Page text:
296 pages | 6 x 9
Ever since the United States began producing and testing nuclear weapons during World War II, the effects of ionizing radiation on human health and the environment have been a serious public concern. The Worker and Public Health Activities Program was established more than 20 years ago to study the consequences of exposure to ionizing radiation and other hazardous materials from Department of Energy operations to workers and members of the surrounding communities. In 2005, the National Academies convened an expert committee to conduct a review of the Worker and Public Health Activities Program, which is operated by the Department of Health and Human Services (HHS) at Department of Energy (DOE) nuclear facilities under a Memorandum of Understanding (MOU) with DOE.
Review of the Worker and Public Health Activities Program Administered by the Department of Energy and the Department of Health and Human Services concludes that the program has used sound research methods and generally has enhanced public understanding of the risks involved. However, the report recommends that more two-way communication between the agencies and workers and members of the public is needed. The report also explores the ways in which the agencies involved could develop a more coordinated, effective, and thorough evaluation of the public health concerns involved in cleanup and remediation activities at Department of Energy sites.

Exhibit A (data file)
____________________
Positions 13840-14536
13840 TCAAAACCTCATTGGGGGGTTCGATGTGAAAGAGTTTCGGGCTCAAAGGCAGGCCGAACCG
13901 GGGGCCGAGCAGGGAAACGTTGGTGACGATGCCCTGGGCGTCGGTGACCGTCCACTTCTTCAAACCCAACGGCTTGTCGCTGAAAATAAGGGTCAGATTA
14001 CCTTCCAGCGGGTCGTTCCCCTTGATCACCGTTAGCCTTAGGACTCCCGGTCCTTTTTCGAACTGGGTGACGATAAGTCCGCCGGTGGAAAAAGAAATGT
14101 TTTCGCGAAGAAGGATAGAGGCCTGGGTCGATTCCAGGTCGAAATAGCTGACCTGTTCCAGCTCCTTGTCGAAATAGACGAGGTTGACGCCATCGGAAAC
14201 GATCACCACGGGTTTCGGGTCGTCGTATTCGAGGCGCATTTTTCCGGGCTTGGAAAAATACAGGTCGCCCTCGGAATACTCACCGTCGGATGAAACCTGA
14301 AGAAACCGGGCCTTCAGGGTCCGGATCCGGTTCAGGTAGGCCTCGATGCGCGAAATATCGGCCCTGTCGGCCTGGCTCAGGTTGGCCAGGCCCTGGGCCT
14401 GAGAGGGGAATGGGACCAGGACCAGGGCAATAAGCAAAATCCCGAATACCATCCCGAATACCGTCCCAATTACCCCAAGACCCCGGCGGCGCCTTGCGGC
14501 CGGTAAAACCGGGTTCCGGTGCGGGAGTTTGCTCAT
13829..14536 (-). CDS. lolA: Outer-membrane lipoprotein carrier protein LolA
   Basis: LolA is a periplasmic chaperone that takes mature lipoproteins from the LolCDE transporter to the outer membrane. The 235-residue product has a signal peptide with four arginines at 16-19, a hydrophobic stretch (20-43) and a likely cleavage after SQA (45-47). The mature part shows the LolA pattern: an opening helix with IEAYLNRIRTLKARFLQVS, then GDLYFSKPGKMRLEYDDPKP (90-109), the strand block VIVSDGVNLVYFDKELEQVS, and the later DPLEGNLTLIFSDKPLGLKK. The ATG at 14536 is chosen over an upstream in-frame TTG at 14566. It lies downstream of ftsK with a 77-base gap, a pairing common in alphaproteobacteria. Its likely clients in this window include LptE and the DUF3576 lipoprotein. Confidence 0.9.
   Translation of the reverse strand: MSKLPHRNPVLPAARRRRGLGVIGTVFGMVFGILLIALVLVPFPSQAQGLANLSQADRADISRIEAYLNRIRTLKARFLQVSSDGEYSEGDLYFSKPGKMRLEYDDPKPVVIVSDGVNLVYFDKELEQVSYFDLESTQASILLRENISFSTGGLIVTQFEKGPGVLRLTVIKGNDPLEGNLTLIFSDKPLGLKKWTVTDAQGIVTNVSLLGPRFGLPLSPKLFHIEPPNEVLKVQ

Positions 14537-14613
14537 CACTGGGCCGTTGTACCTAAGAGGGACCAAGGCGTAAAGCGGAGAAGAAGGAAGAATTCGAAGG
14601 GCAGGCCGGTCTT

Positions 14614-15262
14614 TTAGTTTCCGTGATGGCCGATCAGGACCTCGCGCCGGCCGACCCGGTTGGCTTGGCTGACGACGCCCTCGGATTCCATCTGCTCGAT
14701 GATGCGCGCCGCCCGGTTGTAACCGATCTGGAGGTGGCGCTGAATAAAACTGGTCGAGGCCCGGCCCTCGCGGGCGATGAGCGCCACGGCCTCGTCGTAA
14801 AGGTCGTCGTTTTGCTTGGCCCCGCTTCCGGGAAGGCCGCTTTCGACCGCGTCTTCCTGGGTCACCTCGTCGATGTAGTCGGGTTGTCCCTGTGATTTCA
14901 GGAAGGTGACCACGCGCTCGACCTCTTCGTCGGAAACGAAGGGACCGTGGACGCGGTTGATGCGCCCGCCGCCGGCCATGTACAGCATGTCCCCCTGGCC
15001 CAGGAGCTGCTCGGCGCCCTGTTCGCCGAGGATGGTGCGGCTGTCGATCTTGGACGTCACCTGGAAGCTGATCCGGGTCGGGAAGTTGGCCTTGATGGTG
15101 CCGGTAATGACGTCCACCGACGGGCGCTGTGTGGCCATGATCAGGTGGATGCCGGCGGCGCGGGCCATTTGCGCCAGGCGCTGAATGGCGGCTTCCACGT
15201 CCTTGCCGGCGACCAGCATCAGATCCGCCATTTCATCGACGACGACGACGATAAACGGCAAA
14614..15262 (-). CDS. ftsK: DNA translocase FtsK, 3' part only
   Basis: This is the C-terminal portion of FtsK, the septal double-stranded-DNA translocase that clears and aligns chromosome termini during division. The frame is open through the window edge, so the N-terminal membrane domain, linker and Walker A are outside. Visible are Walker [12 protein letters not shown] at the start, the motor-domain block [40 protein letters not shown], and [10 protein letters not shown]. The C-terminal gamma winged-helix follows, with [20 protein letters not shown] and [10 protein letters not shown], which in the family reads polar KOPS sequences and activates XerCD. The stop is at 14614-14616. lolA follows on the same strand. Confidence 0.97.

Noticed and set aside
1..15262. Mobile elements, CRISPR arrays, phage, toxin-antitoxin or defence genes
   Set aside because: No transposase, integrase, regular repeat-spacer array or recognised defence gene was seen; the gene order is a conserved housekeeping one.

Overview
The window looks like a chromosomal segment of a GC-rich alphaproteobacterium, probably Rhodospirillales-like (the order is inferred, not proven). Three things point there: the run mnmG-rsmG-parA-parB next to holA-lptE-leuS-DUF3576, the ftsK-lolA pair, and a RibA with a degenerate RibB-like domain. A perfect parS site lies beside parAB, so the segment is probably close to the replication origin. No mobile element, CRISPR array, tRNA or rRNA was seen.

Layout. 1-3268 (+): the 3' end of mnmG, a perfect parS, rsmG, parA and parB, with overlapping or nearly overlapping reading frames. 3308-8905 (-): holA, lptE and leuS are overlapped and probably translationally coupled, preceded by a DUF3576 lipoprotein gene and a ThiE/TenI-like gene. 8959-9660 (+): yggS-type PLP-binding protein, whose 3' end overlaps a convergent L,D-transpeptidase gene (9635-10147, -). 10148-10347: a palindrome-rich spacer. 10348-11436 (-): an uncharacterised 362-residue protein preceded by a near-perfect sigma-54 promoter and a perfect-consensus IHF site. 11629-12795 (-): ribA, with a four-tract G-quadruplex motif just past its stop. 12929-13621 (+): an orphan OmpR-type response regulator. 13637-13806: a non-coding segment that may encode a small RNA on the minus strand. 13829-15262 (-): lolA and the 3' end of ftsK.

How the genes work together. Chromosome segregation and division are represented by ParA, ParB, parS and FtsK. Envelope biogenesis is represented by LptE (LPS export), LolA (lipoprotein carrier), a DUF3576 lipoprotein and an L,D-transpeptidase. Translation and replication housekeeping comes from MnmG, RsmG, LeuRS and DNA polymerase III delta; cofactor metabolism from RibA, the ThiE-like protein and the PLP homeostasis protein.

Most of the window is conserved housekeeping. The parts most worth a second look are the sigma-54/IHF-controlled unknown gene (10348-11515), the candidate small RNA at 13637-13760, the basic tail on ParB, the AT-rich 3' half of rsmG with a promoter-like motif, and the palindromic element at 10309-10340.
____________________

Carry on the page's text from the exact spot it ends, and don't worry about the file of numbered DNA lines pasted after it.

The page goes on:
National Research Council. Review of the Worker and Public Health Activities Program Administered by the Department of Energy and the Department of Health and Human Services . Washington, DC: The National Academies Press, 2006.
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